Fourth Circuit Affirms Maryland Slavery Conviction
Greenbelt, Maryland – The United States Court of Appeals for the Fourth Circuit today affirmed the conviction and sentence of Dr. Adaobi Stella Udeozor, who was found guilty by a jury on November 18, 2004, of conspiring to hold a person in a condition of involuntary servitude and of harboring an alien for financial gain. Udeozor was sentenced to serve 87 months in federal prison and pay the victim more than $110,000 in restitution.
“The defendant violated the prohibition against slavery and involuntary servitude, which is a bedrock principle of American law,” said United States Attorney Rod J. Rosenstein. “The U.S. Attorney’s Office will continue to work with the Justice Department’s Civil Rights Division and federal and state agencies and nonprofit organizations, in conjunction with Maryland’s Human Trafficking Task Force, to locate human trafficking victims and prosecute perpetrators.”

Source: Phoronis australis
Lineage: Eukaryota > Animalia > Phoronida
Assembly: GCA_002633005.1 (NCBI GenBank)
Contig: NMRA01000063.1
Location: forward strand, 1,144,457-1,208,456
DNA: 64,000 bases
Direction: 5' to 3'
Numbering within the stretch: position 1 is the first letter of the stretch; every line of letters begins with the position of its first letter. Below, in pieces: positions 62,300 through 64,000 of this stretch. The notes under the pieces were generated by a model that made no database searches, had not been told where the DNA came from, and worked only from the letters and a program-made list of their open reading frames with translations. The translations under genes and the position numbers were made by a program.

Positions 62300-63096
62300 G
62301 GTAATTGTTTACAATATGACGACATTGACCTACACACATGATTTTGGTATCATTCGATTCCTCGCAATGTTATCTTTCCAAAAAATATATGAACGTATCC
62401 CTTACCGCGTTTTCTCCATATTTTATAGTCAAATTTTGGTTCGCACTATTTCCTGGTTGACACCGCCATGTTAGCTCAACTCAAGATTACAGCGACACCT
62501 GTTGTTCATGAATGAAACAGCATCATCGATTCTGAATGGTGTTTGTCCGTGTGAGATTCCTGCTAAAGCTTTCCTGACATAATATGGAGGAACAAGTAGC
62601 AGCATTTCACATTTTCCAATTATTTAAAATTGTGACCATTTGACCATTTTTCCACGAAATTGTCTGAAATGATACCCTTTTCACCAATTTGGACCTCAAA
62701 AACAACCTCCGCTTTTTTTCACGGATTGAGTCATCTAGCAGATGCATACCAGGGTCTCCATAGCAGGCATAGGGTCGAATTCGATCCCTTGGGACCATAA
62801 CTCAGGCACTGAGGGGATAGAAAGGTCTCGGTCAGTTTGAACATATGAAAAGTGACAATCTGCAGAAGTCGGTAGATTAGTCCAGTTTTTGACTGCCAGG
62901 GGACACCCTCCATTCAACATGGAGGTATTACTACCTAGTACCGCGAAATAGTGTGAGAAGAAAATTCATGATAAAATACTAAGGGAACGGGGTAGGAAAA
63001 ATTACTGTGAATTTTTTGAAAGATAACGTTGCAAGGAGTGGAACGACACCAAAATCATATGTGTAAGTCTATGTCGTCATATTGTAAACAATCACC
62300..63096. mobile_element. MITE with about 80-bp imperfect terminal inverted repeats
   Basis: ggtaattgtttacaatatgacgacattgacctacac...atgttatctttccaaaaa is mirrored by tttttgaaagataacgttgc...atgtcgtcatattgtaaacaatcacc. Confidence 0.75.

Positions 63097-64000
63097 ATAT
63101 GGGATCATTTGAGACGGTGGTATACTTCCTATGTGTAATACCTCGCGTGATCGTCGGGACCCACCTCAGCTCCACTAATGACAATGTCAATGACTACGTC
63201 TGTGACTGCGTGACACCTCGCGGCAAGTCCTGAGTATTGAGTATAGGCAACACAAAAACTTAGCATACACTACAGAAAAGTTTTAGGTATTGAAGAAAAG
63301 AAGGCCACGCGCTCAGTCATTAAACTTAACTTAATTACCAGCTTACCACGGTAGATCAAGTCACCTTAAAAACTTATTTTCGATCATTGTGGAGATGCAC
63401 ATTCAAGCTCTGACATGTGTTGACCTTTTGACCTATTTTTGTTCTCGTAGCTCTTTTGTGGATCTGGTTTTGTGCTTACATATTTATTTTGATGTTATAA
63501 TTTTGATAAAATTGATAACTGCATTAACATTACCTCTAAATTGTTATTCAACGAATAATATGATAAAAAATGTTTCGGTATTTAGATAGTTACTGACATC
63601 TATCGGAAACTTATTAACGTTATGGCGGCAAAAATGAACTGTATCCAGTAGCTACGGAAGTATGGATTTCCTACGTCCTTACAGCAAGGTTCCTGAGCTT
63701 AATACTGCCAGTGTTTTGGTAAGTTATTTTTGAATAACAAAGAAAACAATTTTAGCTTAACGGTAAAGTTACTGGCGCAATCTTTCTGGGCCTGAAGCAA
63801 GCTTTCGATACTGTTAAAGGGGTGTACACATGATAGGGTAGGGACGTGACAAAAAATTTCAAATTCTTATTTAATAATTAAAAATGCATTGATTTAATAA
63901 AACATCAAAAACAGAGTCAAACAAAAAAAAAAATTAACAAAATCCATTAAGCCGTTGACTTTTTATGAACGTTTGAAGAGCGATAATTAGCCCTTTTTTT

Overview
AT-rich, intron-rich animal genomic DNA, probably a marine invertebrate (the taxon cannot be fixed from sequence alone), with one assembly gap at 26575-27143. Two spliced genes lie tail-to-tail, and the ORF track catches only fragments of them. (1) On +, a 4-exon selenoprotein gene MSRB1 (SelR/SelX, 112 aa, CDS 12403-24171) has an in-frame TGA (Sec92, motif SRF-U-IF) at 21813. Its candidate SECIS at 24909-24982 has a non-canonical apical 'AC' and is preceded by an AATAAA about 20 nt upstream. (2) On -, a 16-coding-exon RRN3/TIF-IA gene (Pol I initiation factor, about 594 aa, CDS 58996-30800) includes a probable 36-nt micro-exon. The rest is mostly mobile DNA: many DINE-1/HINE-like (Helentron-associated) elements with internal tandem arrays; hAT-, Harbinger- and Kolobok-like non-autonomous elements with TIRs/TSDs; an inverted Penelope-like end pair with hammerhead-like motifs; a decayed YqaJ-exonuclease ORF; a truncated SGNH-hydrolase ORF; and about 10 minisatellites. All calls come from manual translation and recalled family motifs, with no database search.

The victim in the case was a 14 year old girl who left her home in Nigeria and came to the United States in 1996 based on a promise that she would attend school and the victim’s family would receive payments for her help in caring for the Udeozors’ children. The victim lived with the Udeozors from 1996 until 2001 but never attended school. She was subjected to repeated physical, emotional and sexual abuse, and she was required to care for children, clean the house, cook and work in Dr. Udeozor’s medical office without compensation.
The government has requested the extradition of codefendant George Udeozor from Nigeria.
United States Attorney Rod J. Rosenstein thanked the Civil Rights Division of the United States Department of Justice, which assisted in the trial and litigated the appeal. He also expressed his appreciation to U.S. Immigration and Customs Enforcement, which conducted the investigation, and to Justice Department Trial Attorney Dirk Christian Phillips, who handled the appeal.